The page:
Stefan Ristovski, researcher at European Policy Institute (EPI) from Skopje, believes that lack of reforms could certainly result in some of the countries in the region no being able to reap the benefits from the Growth Plan.

The Growth Plan offer is conditioned on progress on domestic plan, i.e. political will and wide societal agreement for accelerated reforms, advancement in the Common Regional Market and absorption capacities of the WB countries for additional funds. Lack of reforms could certainly result in some of the countries in the region no being able to reap the benefits the Growth Plan offers. This would also depend on effective monitoring and assessment of reforms, as well as the EU’s resolute commitment to impartially applying build-in conditional mechanism”, Ristovski believes.

While the European institutions are finalising the text of decision on the Growth Plan for the Western Balkans, countries of the region are working on preparing a reform agendas, the fulfillment of which will be a condition for receiving funds.

The only country in the region that, at the time of publishing this article, has published its reform plan is Montenegro.

Predrag Zečević assess that the government document is both ambitious and good, but some aspects could have been better.

“The Montenegrin government must support the private sector (barely mentioned in the document) with at least 100-150 million euros for the development of small and medium-sized enterprises. Montenegro is the only country in the world where average salaries in the public sector (950 euros) are at least 30% higher than salaries in the private sector, which is nonsensical because the private sector is the one filling the budget and driving the economy. The public administrstion has become so overly attractive that the private sector is the one filling the budget and driving the economy”, Zečević says.

Plan does not grant full access to EU single market

The Growth Plan’s foundations rest on four pillars which countries of the region need to achieve enhanced growth rates, economic convergence with the EU, and social progress.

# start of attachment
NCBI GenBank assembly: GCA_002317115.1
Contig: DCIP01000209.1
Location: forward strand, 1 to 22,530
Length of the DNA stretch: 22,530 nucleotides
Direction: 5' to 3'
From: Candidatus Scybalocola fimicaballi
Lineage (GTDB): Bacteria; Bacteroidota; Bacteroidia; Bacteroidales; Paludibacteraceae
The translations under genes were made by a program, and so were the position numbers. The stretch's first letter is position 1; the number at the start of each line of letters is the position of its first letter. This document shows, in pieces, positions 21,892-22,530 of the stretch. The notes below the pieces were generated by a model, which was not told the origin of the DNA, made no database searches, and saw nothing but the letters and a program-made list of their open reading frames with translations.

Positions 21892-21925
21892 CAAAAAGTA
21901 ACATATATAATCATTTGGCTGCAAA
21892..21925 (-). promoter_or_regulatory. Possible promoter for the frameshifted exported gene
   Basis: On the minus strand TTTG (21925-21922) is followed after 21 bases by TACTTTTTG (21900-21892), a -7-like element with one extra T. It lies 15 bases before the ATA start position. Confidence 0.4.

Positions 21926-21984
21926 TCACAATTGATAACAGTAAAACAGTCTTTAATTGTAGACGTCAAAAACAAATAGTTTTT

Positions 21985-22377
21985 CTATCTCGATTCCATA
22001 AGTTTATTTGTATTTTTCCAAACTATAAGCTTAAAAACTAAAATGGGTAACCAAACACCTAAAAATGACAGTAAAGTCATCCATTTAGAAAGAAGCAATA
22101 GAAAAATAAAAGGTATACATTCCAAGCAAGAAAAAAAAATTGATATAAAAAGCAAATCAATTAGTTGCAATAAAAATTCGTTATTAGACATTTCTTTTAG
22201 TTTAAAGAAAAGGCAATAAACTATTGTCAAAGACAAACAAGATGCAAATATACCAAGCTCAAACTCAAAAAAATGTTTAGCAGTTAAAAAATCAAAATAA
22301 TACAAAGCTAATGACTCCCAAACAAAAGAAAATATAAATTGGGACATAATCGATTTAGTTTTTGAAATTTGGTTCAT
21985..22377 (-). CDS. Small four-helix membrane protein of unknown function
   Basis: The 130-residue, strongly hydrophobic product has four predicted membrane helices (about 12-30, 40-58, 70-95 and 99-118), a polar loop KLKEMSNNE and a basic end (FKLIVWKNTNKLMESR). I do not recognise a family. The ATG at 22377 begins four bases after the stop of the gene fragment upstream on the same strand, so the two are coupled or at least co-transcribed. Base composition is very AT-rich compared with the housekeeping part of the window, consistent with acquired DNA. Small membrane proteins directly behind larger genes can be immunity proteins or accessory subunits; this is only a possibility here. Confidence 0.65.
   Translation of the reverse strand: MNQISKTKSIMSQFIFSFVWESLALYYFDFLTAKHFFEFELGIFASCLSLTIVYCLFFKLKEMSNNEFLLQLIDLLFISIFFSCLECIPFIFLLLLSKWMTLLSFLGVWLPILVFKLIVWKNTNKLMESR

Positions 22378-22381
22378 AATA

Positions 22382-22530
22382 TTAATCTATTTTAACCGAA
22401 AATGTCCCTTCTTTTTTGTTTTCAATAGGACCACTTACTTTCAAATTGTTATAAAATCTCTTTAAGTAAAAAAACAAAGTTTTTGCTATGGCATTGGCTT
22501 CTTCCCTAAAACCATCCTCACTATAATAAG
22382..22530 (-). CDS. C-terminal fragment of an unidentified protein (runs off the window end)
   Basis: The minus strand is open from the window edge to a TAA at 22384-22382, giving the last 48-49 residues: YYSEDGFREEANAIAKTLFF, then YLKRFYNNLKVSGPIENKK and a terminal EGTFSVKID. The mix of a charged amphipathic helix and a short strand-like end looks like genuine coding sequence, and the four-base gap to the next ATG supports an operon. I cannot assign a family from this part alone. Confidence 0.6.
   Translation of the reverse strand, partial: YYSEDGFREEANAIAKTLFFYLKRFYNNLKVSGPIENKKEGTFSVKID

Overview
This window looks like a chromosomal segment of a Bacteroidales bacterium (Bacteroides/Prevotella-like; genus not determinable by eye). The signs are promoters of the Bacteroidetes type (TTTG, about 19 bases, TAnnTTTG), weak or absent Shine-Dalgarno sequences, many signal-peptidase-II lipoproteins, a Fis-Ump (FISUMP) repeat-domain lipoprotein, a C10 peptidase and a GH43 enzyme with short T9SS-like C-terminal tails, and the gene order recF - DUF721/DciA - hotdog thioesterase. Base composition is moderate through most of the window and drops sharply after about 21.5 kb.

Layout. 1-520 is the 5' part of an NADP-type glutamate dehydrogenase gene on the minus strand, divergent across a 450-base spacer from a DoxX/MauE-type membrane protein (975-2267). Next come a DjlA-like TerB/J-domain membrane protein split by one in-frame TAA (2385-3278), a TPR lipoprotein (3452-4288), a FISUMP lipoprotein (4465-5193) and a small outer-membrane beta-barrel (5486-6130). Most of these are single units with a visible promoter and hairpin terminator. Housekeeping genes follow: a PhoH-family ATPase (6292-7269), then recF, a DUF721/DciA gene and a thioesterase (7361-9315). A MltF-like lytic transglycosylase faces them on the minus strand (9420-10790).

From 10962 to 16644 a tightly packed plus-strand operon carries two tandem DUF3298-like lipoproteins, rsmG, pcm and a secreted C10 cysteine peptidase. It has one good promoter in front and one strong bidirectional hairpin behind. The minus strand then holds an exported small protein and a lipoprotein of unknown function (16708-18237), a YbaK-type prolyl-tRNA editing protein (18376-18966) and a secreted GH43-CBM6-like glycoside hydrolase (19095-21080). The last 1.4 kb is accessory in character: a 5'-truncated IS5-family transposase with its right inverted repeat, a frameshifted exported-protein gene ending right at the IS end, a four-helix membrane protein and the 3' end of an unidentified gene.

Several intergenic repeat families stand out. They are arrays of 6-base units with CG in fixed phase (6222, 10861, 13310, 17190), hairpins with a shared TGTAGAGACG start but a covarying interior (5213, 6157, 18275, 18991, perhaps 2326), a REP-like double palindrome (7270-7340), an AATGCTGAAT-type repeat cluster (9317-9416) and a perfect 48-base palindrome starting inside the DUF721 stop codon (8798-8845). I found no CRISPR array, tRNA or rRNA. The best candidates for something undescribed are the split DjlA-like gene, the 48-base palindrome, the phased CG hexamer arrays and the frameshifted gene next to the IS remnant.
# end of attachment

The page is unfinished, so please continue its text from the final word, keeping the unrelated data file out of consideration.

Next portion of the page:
The first pillar supports economic integration within the region via the existing Common Regional Market (CRM), essentially aiming to develop a single market for the region inspired by the EU’s single market model. The second pillar seeks to extend this integration to the level of the European Union (EU), enhancing the region’s economic links with the EU’s single market. The third pillar is focused on providing additional financial assistance to the region to facilitate integration efforts and incentivise the necessary reforms. The fourth pillar is designed to expedite the essential reforms required for the region to meet EU standards, serving as a stick to the carrot of financial support.

Speaking about the positive aspects of the Growth Plan, Branimir Jovanović says it is good that the plan includes its open acknowledgment of the EU’s intention to open up its single market to the Western Balkans before their accession to the EU, positioning the existing initiative for a Common Regional Market within the EU accession process, and increasing the financial support that the EU provides to the region.

„However, each of these elements has its weaknesses and shortcomings, leading to an overall impression that the Plan falls short of expectations”, says Jovanović.

„Concerning the Common Regional Market of the Western Balkans, it currently does not function properly due to unresolved political issues in the region, and the Plan does not offer solutions to overcome these problems”, adds Jovanović.

Regarding access to the EU single Market, Jovanović explains that the specific measures outlined in the Plan are insufficient and focus on less critical aspects, thus not granting the Western Balkans full access to the EU market.

Stefan Ristvoski says that the “early” integration to the Single Market would not fully open EU borders, but rather offer simplify procedures and lower costs for trade should the WB countries adopt relevant EU acquis.

“The Western Balkan economies significantly lag behind EU averages, thus the increase of funding and the integration to the Single Market can decrease the gap but hardly would replicate the effects of EU membership”, concluded Ristovski. 

The European Parliament and Council of the EU have not yet managed to agree on the final text of decision. The institutions are under significant time pressure as the European Parliament dissolves in April, and the consent of this institution is necessary for the adoption the decision. If consensus is not reached next week, there is a risk that adoption of the Growth Plan for the countries in the region will be delayed until winter.